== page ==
FOREX-Dollar climbs to 2-month high vs yen day after Yellen
* Yen slides as dovish Yellen comments boost riskier assets
* Yen hits 2-month low versus dollar
* Yellen suggests U.S. stimulus to remain for now
NEW YORK, Nov 15 (Reuters) - The dollar climbed to a fresh two-month high against the yen on Friday after Federal Reserve Vice Chair Janet Yellen lifted investor appetite for higher-risk assets by defending the U.S. central bank's current stimulus measures.
Comments widely interpreted as confirming Yellen's dovish stance and showing there would be no reduction of stimulus anytime soon dented the low-yielding yen, which typically falls when investors are looking to take on risk.
She was nominated by President Barack Obama to succeed current Fed Chairman Ben Bernanke, whose term expires at the end of January.
"The take away from Janet Yellen's comments (Thursday) was that a Federal Reserve led by her would leave many of the current policies in place, providing very little disruption," said Camilla Sutton, chief FX strategist at Scotiabank in Toronto.
The dollar rose 0.2 percent to 100.22 yen, having touched a high of 100.43 yen earlier in the global trading day and giving it the potential to target the Sept. 11 high of 100.60 yen.
The yen fell broadly, with sterling hitting a four-year high against the Japanese currency.
"The dollar/yen exchange rate broke a series of lower highs dating back to its multiyear peak, and indeed the surge offers evidence that it may yet continue higher," said David Rodriguez, quantitative strategist at DailyFX in New York.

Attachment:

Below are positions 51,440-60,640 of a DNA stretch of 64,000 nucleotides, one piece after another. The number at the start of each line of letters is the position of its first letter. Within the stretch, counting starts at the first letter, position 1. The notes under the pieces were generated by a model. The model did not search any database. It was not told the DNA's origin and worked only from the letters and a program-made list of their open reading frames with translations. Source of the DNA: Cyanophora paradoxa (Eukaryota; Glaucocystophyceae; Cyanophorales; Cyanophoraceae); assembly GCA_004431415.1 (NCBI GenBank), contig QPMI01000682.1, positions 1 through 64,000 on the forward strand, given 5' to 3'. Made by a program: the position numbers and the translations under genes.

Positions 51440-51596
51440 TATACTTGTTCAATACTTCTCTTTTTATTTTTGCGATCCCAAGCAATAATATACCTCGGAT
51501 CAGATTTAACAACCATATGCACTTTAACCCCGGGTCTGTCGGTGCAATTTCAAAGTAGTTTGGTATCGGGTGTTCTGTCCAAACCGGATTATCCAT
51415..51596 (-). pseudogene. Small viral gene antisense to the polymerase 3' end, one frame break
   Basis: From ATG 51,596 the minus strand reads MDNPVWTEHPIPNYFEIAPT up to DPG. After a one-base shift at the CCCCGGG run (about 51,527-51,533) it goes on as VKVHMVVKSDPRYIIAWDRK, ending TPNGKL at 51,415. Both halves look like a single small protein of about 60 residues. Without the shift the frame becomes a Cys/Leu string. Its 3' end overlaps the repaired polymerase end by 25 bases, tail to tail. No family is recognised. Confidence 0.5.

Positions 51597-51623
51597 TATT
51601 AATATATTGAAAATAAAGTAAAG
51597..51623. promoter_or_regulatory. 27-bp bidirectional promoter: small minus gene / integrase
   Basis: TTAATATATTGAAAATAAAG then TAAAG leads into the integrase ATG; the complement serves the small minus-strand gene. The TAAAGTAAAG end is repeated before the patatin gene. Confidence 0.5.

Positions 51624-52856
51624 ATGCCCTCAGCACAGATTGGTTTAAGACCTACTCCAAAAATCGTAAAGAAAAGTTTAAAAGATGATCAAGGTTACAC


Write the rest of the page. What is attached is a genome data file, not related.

Options markets showed some investors betting on dollar strength against the yen in the weeks to come.
However, Yellen's dovish comments put little downward pressure on the dollar against currencies which have benefited most from the flood of Fed liquidity in the banking system. Against a basket of currencies, the dollar eased marginally at 80.959.
"The dollar only reacted very moderately as Yellen signaled continuity," said George Saravelos, currency strategist at Deutsche Bank in London.
But he also said the remarks were enough to spark a rally in riskier assets and weigh on the yen.
The Australian and New Zealand dollars, which offer higher yields than many other currencies and often gain when investors' risk appetite increases, both rose. The Australian dollar traded up 0.5 percent at $0.9361 while the New Zealand dollar rose 0.6 percent to $0.8319 cents.
The euro was up 0.2 percent at $1.3482 after touching a six-day peak of $1.3505. The euro rose against the yen , however, hitting a two-week high of 135.25 yen.
For the week, the dollar gained 1.1 percent against the yen, its third straight weekly advance. The euro gained 0.8 percent against the dollar this week.
Despite Friday's gains, analysts said it remains under pressure from the disparity between the U.S. and European economies - underlined by weak euro zone GDP numbers on Thursday which kept alive the possibility of more central bank action to stimulate growth.
U.S. industrial production dipped unexpectedly in October as output at power plants and mines declined, but a third straight month of gains in manufacturing output suggested the economy remained on a moderate growth path.
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